Published: October 23, 2007
Like the fabled mouse that pulls the thorn from the lion’s paw, the meekest of the shows conducted during Antiques Week in Vermont, the Ludlow Antiques Show, proves its worth annually as it mightily rises to the occasion and transforms an average Friday autumn evening in this small ski-town into a blistering hot event on the show circuit. Collectors and dealers converge on this show, having just come off the mountain from the Okemo show, finding the perfect fix to satisfy their desired blend of merchandise
This show, hosted at the Ludlow High School on October 5 and 6, is filled with dealers that present a fresh and welcome look. Basically a tabletop event, the show is kept in check by the limitations of the facility; dealers are not allowed into the venue prior to the closing of school for the day. Walled booths are out of the question.
As the students leap for joy as they depart from the school grounds for the weekend, they are replaced with hordes of antiquers who can barely suppress their enthusiasm to enter the learning facility. At least one shopper was on hand more than two hours prior to opening and the line steadily built behind her, filling the lobby entranceway and extending out into the parking lot.
Despite the minimal amount of prep time allowed for the exhibitors to pull their booths together, the show develops quickly, and as it does an excitement permeates the air.
Some of the dealers bring their own backdrops, creating the feeling of a walled booth and thus distinguishing their merchandise from that of their neighbors. For the most part, however, this is a no-frills “set-it-up and sell-it” event. The crowd awaiting entry anticipates the Ludlow show, as it has the aura of a place where sleepers surface, and that is something that is routinely proven true.
At least one dealer/picker counts this as the only show that he exhibits at during the course of the year. Everyone knows exactly where their favorite dealers set up year after year, and the small booths quickly become packed with frenzied buyers moments after the opening.
The crowd awaiting entry gets teased somewhat as the 6 pm hour approaches. All of the dealers slowly migrate from the main room of the show leaving it eerily quiet. They have not gone far though, and the school cafeteria is where you will find them, as that is the spot that show managers Ann Firkey and Carol Barnaowski and their crew serve up a highly anticipated dinner for the exhibitors.
First-timers to Ludlow are pleasantly surprised by the quality of merchandise around the floor; it is diverse, yet as with the rest of the Antiques Week events, there is a strong country flavor.
The stage is a good place to start, with six Americana-oriented dealers occupying the space. Bonnie’s Antiques, Elmira, N.Y., displayed a couple of nice paint decorated blanket boxes with country smalls on top and a backdrop of colorful quilts forming the rear wall of the booth. One six-board blanket box in an old gray paint had three red panels occupying the front, each outlined in an appealing yellow paint.
As her shop name might suggest, The Quilt Lady, Delmar, N.Y., was another of the dealers on the floor to offer brightly colored quilts and bed covers. Shoppers could not help but notice a clean and crisp Pennsylvania quilt hanging on the rear wall of the booth decorated with bright red tulips amid green designs. In clear view of those waiting to get into the show, it sold within moments of opening.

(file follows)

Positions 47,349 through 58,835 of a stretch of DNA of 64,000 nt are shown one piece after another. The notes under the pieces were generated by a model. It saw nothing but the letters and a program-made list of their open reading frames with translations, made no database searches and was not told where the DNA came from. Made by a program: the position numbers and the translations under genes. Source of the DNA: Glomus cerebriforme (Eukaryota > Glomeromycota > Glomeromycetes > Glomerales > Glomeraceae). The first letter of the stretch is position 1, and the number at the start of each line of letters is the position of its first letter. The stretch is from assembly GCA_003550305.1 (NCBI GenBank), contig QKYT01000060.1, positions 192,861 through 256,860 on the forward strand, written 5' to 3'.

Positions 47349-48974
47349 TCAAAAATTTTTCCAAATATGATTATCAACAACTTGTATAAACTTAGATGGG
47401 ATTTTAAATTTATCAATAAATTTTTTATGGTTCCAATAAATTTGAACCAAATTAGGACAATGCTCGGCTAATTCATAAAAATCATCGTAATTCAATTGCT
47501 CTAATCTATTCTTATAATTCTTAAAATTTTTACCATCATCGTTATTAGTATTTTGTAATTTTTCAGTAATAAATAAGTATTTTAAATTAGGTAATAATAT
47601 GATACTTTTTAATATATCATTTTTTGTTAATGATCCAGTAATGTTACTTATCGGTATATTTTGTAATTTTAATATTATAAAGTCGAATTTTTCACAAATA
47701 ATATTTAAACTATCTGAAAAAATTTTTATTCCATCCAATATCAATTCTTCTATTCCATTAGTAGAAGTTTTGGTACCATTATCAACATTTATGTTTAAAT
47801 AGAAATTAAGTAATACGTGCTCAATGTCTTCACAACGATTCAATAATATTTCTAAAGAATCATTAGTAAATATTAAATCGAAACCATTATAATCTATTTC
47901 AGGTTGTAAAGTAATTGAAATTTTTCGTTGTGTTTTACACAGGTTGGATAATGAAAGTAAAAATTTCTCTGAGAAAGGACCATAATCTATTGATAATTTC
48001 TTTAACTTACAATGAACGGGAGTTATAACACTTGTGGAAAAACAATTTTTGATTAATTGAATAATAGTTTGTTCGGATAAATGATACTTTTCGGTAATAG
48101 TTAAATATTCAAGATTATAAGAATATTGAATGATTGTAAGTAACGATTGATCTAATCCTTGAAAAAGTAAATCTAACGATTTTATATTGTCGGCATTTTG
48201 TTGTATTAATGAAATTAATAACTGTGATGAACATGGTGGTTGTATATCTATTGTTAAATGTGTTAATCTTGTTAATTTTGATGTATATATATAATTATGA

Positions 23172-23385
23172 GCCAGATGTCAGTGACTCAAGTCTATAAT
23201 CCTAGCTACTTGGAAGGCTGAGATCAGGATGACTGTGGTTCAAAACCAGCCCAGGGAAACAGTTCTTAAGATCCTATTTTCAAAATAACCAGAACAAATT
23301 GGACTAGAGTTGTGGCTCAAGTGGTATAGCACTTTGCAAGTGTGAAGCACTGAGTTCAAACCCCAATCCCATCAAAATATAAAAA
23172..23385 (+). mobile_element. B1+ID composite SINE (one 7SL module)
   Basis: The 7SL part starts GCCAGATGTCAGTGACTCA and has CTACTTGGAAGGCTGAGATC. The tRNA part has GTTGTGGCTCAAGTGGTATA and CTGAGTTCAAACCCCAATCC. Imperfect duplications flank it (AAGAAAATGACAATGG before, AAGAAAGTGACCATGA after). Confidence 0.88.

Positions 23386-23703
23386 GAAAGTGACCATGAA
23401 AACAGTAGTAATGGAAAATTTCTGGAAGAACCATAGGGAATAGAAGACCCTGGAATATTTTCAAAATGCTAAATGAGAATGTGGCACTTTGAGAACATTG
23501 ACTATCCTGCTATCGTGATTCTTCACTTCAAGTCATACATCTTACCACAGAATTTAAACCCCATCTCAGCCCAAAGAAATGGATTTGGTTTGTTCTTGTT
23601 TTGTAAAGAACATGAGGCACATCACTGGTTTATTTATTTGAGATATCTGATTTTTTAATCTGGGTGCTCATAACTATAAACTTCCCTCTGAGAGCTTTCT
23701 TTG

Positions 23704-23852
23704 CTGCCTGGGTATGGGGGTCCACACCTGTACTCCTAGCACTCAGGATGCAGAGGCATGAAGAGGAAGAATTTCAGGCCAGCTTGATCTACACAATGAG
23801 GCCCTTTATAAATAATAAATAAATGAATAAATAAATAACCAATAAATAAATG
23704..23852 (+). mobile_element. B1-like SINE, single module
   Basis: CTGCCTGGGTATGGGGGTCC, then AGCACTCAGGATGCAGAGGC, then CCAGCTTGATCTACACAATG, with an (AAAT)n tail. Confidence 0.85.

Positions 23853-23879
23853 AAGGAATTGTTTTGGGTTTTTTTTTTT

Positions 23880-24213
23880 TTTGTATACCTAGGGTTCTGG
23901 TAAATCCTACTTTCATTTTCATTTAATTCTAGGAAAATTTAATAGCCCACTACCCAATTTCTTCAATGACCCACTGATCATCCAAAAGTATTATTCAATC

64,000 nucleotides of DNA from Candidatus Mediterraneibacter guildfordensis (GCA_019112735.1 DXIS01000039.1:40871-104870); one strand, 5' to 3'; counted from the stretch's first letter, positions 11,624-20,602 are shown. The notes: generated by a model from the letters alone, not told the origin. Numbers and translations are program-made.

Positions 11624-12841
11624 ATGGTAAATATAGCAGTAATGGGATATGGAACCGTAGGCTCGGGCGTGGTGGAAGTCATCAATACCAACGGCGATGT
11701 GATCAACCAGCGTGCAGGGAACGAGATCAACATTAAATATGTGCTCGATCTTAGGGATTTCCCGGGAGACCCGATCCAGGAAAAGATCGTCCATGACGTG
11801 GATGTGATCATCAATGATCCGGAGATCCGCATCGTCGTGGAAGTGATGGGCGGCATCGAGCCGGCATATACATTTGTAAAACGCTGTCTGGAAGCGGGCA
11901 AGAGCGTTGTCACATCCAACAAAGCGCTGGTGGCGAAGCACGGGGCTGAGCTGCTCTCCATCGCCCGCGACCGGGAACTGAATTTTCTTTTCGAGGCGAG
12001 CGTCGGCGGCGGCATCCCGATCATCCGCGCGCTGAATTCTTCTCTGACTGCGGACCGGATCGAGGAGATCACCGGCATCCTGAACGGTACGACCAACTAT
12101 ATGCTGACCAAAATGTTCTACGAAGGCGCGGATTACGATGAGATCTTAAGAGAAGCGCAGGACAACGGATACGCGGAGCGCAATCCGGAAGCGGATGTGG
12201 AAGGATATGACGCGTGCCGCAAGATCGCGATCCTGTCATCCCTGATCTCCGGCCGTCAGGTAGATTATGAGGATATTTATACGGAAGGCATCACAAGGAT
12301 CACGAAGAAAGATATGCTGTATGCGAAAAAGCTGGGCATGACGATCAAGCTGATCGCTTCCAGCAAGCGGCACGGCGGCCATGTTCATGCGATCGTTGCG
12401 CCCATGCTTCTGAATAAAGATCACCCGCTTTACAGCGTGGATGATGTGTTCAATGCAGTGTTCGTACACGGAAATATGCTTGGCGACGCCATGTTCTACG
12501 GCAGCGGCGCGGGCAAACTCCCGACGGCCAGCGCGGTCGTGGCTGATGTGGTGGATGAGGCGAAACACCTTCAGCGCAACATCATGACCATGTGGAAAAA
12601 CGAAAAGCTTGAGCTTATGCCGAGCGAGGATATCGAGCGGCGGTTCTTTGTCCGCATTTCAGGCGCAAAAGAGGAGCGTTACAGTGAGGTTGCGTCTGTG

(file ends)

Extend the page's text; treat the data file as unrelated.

Marcellus, N.Y., dealer Doug Blanchard, reportedly a part-time picker and realtor, always comes to the show with a great selection of merchandise. Set up in a hallway extending out of the gymnasium, the dealer is the only vendor who is not set up in the main room or on the stage.
The crowd, resembling heat seeking missiles, streams toward the tight confines where Blanchard sets his wares out and buyers are soon three and four deep attempting to score something from his tables filled with goodies. Redware, stoneware, cast iron banks, early glass, chalkware, pewter and burl bowls were moving quickly during the first half hour of the show, with the dealer barely able to keep up as he wrote sales slip after sales slip. Writing, quoting prices and cutting deals, Blanchard just smiled and continued with the transaction at hand when asked at 8 pm how the show had gone.
Maine dealer Lee Pirkey was also busy with several buyers crammed into her booth. A large eight-foot farm table with grain painted base and scrubbed top was getting looks from collectors, as was a blue painted wooden box with a slant lid and a tall country stool in old yellow paint.
A nice washstand in a vibrant yellow paint with strong green and red floral decoration was offered by Celine Blais Antiques, Montpelier, Vt. A reasonably priced Massachusetts redware jar in a creamy colored glaze with red striations was under the stand, and alongside of it was a large wooden bowl with monumental advertising props in the form of Wrigley’s gum packs.
Springfield, Ill., dealers Dan and Kathy Roe were on hand at the show with an eclectic mix of merchandise that ranged from an Arts and Crafts-style lantern to two carved stone figures, one a folky stylized figure that possessed a Modernist form, the other a spooky naked figure with flaring hair.
While the “finds” keep the crowd moving at a quick pace, Ludlow is also a place to slow down once shoppers are finished scouring the booths. Show managers Firkey and Barnaowski put on some of the finest chow available throughout the region and their tasty fare of finger-food, provided with the preview’s admission, has become extremely popular for those that are weary after shopping the third and final show of the day.
There is good reason that the Ludlow show is extremely popular with Vermont Antiques Week shoppers.
5 Church Hill Road / Newtown, CT 06470
Mon - Fri / 8:00 am - 5:01 pm